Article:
Paul and Rebecca
A man whose life was saved by a friend’s selfless gesture has highlighted the importance of living kidney donation.
Paul Duncan, 30, spoke of how friend Rebecca Morrice, 30, gave him a future after unexpected kidney failure put his life on hold.
Paul, who has cystic fibrosis, at one point feared a transplant wouldn’t be possible, as the kidney failure reduced his lung function substantially, meaning there were increased risks involved in the surgery.
However, thanks to the actions of Rebecca and the work of Paul’s medical team, the transplant went ahead on 20 December 2017, with Paul being discharged on the 01 January 2018, ready to start his new life.
Living kidney donation rates in Scotland are currently increasing year on year, with the number of living donors in Scotland rising from 86 in 2016/17 to 95 in 2017/18.
A healthy person can lead a completely normal life with one working kidney, and over the last ten years over 500 people in Scotland have become living kidney donors.
A successful kidney transplant from a living donor is the best treatment option for people with end-stage kidney disease. There are currently over 400 people waiting for a kidney transplant in Scotland.
Paul, from Torphins, Aberdeenshire was diagnosed with IgA nephropathy in 2006 aged 18, and had to start dialysis in June 2016 when his kidney function rapidly declined – a period that he described as the worst of his life.
Struggling on dialysis and unsure whether a transplant would be possible, Paul had to give up work and ensure he kept himself as fit as possible to increase the chances of surgery successful if it went ahead.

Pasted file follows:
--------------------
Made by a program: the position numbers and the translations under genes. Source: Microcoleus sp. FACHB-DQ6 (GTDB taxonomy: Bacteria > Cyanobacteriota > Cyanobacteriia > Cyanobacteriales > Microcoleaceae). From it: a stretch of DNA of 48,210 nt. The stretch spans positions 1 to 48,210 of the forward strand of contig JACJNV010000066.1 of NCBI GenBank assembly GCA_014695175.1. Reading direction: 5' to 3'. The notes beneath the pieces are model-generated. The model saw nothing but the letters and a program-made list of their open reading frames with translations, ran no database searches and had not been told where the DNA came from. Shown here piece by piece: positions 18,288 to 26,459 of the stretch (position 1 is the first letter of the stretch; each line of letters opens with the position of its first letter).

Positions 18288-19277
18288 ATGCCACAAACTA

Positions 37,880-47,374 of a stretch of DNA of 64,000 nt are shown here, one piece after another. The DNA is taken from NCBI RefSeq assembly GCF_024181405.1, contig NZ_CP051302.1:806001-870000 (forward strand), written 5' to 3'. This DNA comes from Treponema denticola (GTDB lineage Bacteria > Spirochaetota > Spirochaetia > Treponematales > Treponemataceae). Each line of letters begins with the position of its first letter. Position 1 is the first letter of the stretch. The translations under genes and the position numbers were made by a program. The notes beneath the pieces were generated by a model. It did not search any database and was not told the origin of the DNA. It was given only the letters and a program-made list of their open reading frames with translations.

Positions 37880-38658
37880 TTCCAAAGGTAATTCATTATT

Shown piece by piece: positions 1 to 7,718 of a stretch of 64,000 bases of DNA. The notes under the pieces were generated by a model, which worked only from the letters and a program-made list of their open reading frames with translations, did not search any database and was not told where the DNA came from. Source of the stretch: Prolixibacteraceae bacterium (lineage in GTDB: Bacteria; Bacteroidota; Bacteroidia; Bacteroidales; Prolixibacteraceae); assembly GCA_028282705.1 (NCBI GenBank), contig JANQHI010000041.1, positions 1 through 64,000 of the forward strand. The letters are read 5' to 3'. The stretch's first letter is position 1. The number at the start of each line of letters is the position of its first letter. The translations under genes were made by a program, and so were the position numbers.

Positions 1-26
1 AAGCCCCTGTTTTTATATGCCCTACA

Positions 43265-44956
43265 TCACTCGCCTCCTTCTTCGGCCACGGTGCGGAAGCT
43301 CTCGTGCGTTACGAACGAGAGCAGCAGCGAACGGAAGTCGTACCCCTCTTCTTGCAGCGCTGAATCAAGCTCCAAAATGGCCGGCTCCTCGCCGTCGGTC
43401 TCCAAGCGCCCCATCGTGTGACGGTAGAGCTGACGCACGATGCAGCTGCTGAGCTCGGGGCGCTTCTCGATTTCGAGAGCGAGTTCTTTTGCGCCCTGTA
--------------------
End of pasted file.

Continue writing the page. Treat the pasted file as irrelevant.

When doctors agreed Paul could be listed for transplant, six people came forward to get tested as potential donors, one of which was Rebecca, a former girlfriend who he met through work in 2010.
“My cystic fibrosis had never caused me many issues, so the kidney failure was really hard to deal with. I went from being fit and active, to struggling to get up the stairs to my flat and having no quality of life.
“There were questions over the transplant, because I might need a lung transplant later in life, and the deterioration in my lung function meant there were a lot of complications and risks. But I knew a kidney transplant was my only chance.
“It’s quite overwhelming having all these people coming forward wanting to help. When Rebecca was a match, I was concerned about her doing this huge thing for me. Through both worry for her, and also in case the risks involved in the surgery meant the kidney would be wasted.”
Rebecca’s resolve to help stayed strong, and the pair, accompanied by parents, travelled together to the Royal Infirmary of Edinburgh where the successful transplant went ahead.
Rebecca, from Aberdeen who works a field service engineer for an oil company, said:
“I wasn’t fully aware of how severe Paul’s condition was until I visited him in hospital. I knew I wanted to get tested from that moment on, and that never wavered. One of my great friends was in need, and I kept thinking what if it was one of my family. For that reason, it was a no brainer and probably one of the easiest decisions I ever made.
“There were a lot of tests and discussions around the fact that the surgery might not be successful for Paul. But I wanted to try, and if the kidney didn’t take then so be it.
“Luckily, things went to plan. Returning to my job offshore was hard as I hadn’t been able to keep my fitness levels up, but things soon returned to normal. It seems hard to believe now that we were ever in that situation. Apart from the tiny scar on my stomach it’s like it never happened.”
Paul, who is back at the gym and hopes to start back at work in the summer as a personal trainer, added:
“Rebecca saved my life and I can’t put into words what it is she’s done for me. Nothing I could ever do in the rest of my lifetime could repay her enough. She was so laid back through the whole process, nothing phased her at all which helped me through it. What she did for me, and my family, was quite simply amazing.”